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2.1: Prelude

  • Page ID
    50199
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    The scientific method is the “program” that scientists use to understand the patterns (e.g., how far away is Mars?) and processes (e.g., how did the rocks on Mars form?) that we observe in the natural universe. Because the method is used to understand the natural universe, it cannot be used to ask more metaphysical questions (e.g., did God create Mars?). Anyone who uses the scientific method considers themselves a scientist. You will also be a scientist this semester when you use this method to understand the biological patterns and processes explored in lab.

    The scientific method is recognized as a step process. In order, these steps are:

    1. observe;

    2. hypothesize and explain;

    3. experiment;

    4. conclude/interpret

    Initial observations suggest a hypothesis. A hypothesis is “a proposition (or set of propositions) that explain some aspect of the physical universe” (i.e. the observation). Experiments are attempts to test predictions that follow from a hypothesis. The results of an experiment allows a conclusion/interpretation of whether to reject or fail-to-reject the hypothesis.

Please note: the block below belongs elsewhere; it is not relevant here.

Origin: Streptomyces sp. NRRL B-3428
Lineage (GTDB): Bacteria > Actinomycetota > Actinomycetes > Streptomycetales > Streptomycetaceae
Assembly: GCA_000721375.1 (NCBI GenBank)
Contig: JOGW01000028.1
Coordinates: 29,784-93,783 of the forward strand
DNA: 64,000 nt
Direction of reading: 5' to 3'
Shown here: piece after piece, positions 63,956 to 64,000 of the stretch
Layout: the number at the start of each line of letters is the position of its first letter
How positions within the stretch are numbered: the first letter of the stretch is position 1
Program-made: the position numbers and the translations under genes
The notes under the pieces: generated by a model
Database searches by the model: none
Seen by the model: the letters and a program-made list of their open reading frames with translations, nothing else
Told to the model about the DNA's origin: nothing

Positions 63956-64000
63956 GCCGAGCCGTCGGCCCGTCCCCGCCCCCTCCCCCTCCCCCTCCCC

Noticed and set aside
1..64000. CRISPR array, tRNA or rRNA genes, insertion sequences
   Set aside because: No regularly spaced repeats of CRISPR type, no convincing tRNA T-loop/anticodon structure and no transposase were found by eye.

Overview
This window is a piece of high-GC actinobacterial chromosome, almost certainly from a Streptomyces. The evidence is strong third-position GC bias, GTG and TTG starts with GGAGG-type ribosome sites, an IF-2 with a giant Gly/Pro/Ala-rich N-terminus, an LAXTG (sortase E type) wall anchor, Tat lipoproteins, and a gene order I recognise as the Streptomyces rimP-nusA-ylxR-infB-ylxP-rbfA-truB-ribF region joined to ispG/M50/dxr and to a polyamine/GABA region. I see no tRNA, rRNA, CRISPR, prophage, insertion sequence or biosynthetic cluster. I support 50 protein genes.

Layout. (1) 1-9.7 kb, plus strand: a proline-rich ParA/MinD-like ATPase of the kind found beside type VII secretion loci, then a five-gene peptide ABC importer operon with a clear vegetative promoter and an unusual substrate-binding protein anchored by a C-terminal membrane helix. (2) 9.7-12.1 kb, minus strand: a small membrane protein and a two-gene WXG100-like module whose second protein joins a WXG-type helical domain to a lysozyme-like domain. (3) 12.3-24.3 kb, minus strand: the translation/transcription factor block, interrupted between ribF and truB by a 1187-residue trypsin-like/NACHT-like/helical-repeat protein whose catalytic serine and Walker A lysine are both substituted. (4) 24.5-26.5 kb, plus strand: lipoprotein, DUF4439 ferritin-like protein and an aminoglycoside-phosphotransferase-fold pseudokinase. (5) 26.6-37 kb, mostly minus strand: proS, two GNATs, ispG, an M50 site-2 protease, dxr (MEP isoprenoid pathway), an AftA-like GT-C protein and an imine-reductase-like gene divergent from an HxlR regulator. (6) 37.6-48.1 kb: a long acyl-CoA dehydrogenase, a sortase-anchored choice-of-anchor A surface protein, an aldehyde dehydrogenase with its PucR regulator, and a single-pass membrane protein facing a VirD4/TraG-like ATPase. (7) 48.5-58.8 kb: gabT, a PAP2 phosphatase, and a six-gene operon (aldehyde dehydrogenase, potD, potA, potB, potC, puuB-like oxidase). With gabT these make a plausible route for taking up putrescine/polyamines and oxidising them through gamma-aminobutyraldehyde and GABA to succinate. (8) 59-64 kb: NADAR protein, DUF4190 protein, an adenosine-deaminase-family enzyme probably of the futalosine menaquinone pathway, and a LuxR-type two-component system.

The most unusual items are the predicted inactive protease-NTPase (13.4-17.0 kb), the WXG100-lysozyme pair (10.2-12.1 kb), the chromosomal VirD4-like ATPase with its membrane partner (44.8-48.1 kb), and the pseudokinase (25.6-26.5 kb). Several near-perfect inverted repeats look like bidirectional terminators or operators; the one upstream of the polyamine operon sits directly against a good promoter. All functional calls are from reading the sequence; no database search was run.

This might seem complicated, but in fact people tend to do this automatically.

    Take a simple example: You switch on a flashlight and observe that the bulb does not light-up. Immediately, your observations suggest a hypothesis and explanation: the flashlight does not work because the batteries are dead. You then experiment by testing the prediction that replacing the batteries will fix the flashlight. If new batteries do not make the bulb light up, your conclusion/interpretation would be to reject your hypothesis. Something else must be the problem.

    Notice that experiments are always designed to attempt to reject the hypothesis. If replacing the batteries had resulted in the flashlight lighting up, you would have failed-to-reject your hypothesis. You would not, however, have “proven” your hypothesis. While you can have some confidence in your hypothesis, it could still be incorrect. For example, it is possible that corrosion on the old battery terminals was the problem; perhaps the batteries themselves were fine.


    This page titled 2.1: Prelude is shared under a Public Domain license and was authored, remixed, and/or curated by Alexey Shipunov.

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